Social media provides a world of opportunities for an organization or individual to promote and expand a brand. A powerful form of communication that uses the internet, social media can provide any organization with a strong global presence. Because these platforms have billions of users across the world, many organizations view social media as a vital tool in reaching a large number of potential prospects, customers, partners, employees, and advocates all at once.
Ultimately, social media platforms enable an organization’s representatives and its followers to have interactions that involve sharing information, exchanging feedback, and creating content.
Social media can increase brand awareness and engagement with the public. It allows for a generally less-expensive form of advertising in a non-traditional way. There are many types of social media, from blogs to photo-sharing sites to instant messaging or video-sharing portals and more.
That said, as with almost every form of new technology, social media does come with its own set of challenges too. One drawback for those using social media is that it can put users at risk because it can open pathways that are insecure or tunnel beneath traditional cybersecurity.
There are five social media-related cyber threats to be aware of and to protect against. They include the following:
Social engineering refers to a wide range of attacks that leverage human interaction and emotions to manipulate a target. Such an attack attempts to fool victims into giving away sensitive information or compromise corporate security.
A social engineering attack typically involves multiple steps. The attacker will research the potential victim, gather information about them, and then use this newly acquired data to bypass security protocols. Then the attacker works on gaining the target’s trust before finally manipulating them into divulging sensitive information or violating security policies.
Obviously, Thanks to its casual nature, social media provides a social engineer with an avenue to naturally engage with the potential victim or organization to push them for information that can then be used to help launch an attack.
In a phishing attack, usually via an email or an online message, the cyber criminal baits the potential victim(s) by trying to entice them into clicking on a malicious link or opening a malicious attachment. If the attacker uses social media to establish a rapport or relationship with their target, it will be easier to build the trust necessary to get them to click on malicious links or enter sensitive private information into an online form.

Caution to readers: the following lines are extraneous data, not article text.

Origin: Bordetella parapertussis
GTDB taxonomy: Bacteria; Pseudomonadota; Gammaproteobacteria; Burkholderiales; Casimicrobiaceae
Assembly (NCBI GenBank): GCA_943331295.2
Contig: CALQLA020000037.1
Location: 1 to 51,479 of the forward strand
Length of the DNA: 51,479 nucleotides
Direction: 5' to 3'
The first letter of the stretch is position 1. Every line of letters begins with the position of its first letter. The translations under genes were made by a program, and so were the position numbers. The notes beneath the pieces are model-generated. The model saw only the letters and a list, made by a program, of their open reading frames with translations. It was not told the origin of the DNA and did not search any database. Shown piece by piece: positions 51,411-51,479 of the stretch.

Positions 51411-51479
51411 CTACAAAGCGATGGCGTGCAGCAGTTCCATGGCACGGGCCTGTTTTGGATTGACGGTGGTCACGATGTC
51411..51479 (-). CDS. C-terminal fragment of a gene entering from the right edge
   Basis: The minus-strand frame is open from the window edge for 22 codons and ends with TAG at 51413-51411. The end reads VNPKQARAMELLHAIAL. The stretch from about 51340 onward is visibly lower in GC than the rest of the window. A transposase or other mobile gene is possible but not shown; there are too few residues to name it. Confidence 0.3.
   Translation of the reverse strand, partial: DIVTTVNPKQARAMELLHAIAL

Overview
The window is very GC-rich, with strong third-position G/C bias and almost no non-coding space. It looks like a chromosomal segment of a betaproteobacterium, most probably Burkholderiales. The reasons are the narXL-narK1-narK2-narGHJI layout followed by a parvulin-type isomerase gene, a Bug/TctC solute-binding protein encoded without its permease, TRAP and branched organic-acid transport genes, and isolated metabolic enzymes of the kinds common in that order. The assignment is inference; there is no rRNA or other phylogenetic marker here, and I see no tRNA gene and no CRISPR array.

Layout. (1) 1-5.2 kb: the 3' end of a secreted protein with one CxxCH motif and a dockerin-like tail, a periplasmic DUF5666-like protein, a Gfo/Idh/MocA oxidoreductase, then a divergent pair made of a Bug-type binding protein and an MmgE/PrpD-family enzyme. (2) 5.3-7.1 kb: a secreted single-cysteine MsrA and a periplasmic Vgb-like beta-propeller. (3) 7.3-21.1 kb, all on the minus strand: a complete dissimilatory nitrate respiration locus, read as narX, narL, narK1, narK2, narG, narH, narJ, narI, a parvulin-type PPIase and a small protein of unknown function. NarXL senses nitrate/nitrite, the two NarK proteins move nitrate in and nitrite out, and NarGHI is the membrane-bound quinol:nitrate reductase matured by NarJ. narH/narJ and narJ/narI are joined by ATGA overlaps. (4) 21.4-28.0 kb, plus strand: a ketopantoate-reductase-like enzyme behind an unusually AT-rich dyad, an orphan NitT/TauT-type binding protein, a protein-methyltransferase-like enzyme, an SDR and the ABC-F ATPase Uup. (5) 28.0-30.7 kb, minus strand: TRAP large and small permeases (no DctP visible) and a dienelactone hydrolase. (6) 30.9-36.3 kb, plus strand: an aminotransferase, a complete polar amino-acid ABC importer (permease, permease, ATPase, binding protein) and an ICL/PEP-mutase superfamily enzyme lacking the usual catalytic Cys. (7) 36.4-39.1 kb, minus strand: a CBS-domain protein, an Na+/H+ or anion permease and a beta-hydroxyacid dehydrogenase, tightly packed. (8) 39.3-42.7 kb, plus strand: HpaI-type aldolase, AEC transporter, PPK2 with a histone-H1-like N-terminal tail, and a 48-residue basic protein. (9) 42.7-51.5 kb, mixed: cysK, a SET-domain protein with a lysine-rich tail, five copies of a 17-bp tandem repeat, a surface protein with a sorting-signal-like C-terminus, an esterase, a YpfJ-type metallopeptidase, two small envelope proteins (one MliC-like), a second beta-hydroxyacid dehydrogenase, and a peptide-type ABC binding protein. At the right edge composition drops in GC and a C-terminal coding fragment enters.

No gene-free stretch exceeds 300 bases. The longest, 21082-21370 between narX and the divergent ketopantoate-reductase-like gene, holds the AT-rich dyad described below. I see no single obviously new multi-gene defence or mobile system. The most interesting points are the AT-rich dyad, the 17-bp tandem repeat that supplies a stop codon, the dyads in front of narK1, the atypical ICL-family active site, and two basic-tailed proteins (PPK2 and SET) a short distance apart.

Cyber criminals also apply pressure on their potential victim(s) by creating a sense of urgency or appealing to their curiosity. “Act now before it’s too late…” is the epitome of the kind of encouragement an attacker uses on their target to get them to either click on a malicious link or provide private information via a form.
The malicious links promoted in social media lead to malware. Malware is the portmanteau of malicious software. There are many different types of malware, such as viruses, trojans, spyware, and ransomware. Cyber criminals use malware to access devices and networks to steal data and take control of systems, create botnets, cryptojack, or damage systems.
Another risk created by social media is when an individual or group tries to impersonate a well-respected company or brand to trick victims (employees or individuals) into providing confidential and valuable information that can be used by social engineers to hack systems and networks. In addition to harming the victims who fall for such impersonation tactics, brand impersonation can also damage the reputation of the organization being impersonated.
When a person takes information and images from another to create a fake identity and then uses this false identity to victimize an individual on a social media platform, it is known as catfishing. The catfisher usually uses a fake identity to trick targeted individuals into associating with them or doing business online with the goal of stealing from the victim or humiliating them, or both.
The best practices for addressing social media threats include these seven strategies:
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